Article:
10. The manufacturing method of claim 1, wherein: in the forming of the nanofiber composite by mixing the first and second solutions and spinning the mixed solution, the mixing is performed so that a molar ratio of the organic material to the titanium ion precursor is 0.2 to 0.5.

11. The manufacturing method of claim 1, wherein: the spinning is performed by electrospinning.

12. The manufacturing method of claim 1, wherein: the forming of the titanium oxide (TiO.sub.2) nanofiber by performing a heat treatment on the nanofiber composite, is performed in an oxidizing atmosphere, and at 400.degree. C. to 800.degree. C. for 1 to 7 hours.

13. The manufacturing method of claim 12, wherein: the titanium oxide (TiO.sub.2) nanofiber has one-dimensional structure.

14. The manufacturing method of claim 13, wherein: the nanofiber having one-dimensional structure is an anatase TiO.sub.2 nanofiber, a rutile TiO.sub.2 nanofiber, or a combination thereof.

15. The manufacturing method of claim 14, wherein: the anatase titanium oxide nanofiber is manufactured by calcining the nanofiber composite at 400.degree. C. to 500.degree. C. for 1 to 2 hours.

16. The manufacturing method of claim 14, wherein: the rutile titanium oxide nanofiber is manufactured by calcining the nanofiber composite at 750.degree. C. to 800.degree. C. for 5 to 7 hours.

17. A cathode catalyst for a lithium-air rechargeable battery manufactured by the manufacturing method of a cathode catalyst for a lithium-air rechargeable battery of claim 1.

18. A lithium-air rechargeable battery comprising: a cathode for a lithium-air rechargeable battery including the cathode catalyst for a lithium-air rechargeable battery of claim 17; an anode; an electrolyte; and a separator.
Description



TECHNICAL FIELD

[0001] An exemplary embodiment of the present invention relates to a cathode catalyst for a lithium-air rechargeable battery, a manufacturing method thereof, and a lithium-air rechargeable battery including the same.

BACKGROUND ART

[0002] Recently, as resource problems and environmental problems such as depletion of fossil fuels and global warming, etc., are emerging, there is growing interest in renewable energy. In particular, since energy storage devices having a large size, a high power, high energy density are required throughout the industry such as electric vehicles (EVs), hybrid electric vehicles (HEVs), portable power storage devices, and distributed power supply devices, development of a battery is a major issue in the industry.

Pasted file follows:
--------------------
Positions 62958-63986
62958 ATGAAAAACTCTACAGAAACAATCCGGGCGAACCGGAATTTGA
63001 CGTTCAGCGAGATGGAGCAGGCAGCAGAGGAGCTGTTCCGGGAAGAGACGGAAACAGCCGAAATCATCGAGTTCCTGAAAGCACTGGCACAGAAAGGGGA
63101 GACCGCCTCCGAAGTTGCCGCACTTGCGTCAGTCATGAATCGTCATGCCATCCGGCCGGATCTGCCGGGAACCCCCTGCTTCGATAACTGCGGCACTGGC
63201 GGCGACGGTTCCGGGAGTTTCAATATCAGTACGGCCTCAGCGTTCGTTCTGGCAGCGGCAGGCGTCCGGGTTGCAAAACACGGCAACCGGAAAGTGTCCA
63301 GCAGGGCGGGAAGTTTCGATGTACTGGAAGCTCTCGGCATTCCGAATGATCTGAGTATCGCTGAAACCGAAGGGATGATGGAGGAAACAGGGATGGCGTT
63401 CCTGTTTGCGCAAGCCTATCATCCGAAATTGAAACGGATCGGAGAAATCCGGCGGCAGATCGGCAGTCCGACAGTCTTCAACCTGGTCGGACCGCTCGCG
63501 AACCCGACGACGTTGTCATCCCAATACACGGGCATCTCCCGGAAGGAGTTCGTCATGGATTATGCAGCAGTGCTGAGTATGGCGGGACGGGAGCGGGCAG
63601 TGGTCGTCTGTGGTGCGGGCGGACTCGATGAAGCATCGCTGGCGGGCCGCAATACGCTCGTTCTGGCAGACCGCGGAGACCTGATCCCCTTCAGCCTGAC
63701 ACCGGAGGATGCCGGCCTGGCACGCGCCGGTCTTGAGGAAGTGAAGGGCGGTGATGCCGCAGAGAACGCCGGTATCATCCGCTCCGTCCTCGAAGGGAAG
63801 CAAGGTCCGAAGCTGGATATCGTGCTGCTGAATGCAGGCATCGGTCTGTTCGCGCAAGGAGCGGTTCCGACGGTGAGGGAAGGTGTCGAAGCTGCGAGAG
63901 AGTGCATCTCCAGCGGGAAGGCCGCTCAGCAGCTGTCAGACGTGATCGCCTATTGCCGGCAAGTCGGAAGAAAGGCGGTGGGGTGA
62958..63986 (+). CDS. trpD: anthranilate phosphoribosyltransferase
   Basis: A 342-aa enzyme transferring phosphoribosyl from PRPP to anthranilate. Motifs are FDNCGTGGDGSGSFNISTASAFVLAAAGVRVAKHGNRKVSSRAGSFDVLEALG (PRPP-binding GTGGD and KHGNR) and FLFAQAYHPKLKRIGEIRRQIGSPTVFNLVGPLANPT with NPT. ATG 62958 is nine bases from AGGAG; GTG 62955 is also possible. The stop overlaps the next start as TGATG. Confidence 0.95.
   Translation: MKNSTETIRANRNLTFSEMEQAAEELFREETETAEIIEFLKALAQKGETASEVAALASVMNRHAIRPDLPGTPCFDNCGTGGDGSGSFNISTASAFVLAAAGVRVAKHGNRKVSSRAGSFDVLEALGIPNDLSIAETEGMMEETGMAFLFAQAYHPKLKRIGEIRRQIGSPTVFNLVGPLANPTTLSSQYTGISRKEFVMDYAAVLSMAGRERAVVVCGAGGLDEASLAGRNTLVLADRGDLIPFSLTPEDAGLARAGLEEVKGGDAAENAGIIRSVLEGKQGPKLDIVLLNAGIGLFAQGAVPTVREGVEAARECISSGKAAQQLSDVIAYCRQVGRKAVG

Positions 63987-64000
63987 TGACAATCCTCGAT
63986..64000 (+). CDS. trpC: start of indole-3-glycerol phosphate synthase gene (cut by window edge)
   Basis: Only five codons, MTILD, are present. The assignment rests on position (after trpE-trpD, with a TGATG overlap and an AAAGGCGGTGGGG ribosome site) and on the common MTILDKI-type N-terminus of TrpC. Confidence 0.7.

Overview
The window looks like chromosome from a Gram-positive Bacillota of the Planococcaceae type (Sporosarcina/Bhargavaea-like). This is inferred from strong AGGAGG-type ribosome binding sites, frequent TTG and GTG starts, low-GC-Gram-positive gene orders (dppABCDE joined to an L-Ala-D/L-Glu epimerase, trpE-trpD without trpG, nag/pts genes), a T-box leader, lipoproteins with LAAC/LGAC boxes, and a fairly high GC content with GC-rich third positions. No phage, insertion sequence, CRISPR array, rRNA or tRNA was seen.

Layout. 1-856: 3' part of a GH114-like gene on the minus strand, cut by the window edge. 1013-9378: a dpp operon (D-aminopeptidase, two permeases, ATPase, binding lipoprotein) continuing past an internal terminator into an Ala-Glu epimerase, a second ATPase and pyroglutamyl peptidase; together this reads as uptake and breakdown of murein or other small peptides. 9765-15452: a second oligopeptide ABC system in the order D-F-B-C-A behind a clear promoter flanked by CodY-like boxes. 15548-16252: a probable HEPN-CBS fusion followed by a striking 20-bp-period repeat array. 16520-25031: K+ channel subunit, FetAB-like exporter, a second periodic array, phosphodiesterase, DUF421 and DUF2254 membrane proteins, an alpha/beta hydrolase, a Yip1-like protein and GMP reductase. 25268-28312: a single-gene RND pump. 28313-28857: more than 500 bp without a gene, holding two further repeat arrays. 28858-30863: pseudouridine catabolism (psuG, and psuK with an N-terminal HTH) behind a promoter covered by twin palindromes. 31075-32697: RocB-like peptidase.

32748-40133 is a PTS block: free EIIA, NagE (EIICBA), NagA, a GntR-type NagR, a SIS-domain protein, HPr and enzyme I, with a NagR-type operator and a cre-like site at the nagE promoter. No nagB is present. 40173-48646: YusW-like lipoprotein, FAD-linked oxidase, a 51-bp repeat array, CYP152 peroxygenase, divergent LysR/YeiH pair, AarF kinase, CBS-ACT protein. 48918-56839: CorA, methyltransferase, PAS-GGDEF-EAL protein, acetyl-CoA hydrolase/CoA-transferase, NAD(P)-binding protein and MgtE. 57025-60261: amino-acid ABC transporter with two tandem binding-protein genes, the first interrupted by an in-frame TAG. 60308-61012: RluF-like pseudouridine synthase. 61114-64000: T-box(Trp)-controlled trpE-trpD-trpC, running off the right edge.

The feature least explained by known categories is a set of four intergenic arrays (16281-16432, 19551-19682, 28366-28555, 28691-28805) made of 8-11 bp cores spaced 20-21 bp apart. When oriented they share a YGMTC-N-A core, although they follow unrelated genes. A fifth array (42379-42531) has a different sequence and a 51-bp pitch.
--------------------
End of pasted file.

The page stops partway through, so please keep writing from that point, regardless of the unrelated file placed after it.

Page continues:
[0003] Due to high energy density of about 75 to 160 Wh/kg and long life characteristic, a lithium ion battery becomes a protagonist of rechargeable batteries, overpowering a nickel-cadmium battery and a nickel-hydrogen battery that were developed earlier. The lithium ion battery has been actively researched to achieve greater capacity and output according to demands of the modern society, and the lithium ion battery having an energy density of up to 250 Wh/kg is expected to be developed in the future. However, the electric vehicle requires the energy storage device having a high energy density of 700 Wh/kg or more, and thus, a new battery system is required to appear.

[0004] Among newly proposed various battery systems, a lithium-air rechargeable battery is a system capable of having high power in which a theoretical capacity is 10 times equal to or higher than that of a lithium ion rechargeable battery, and having an environment-friendly characteristic using oxygen that exists infinitely in nature as an active material.

[0005] However, the lithium-air rechargeable battery has problems in that a voltage required for charging is higher than a voltage the battery discharges, and thus, a round-trip efficiency is remarkably low, and it is difficult to secure life characteristics and reliability. To solve these problems, it is important to improve the round-trip efficiency by reducing overvoltage during an oxygen reduction reaction and an oxygen evaporation reaction using a catalyst on a cathode.

[0006] Therefore, development of the catalyst in the lithium-air rechargeable battery is an important factor, and development of the catalyst suitable for the lithium-air rechargeable battery is in the early stage, and thus, intense research thereof is needed.

DISCLOSURE

Technical Problem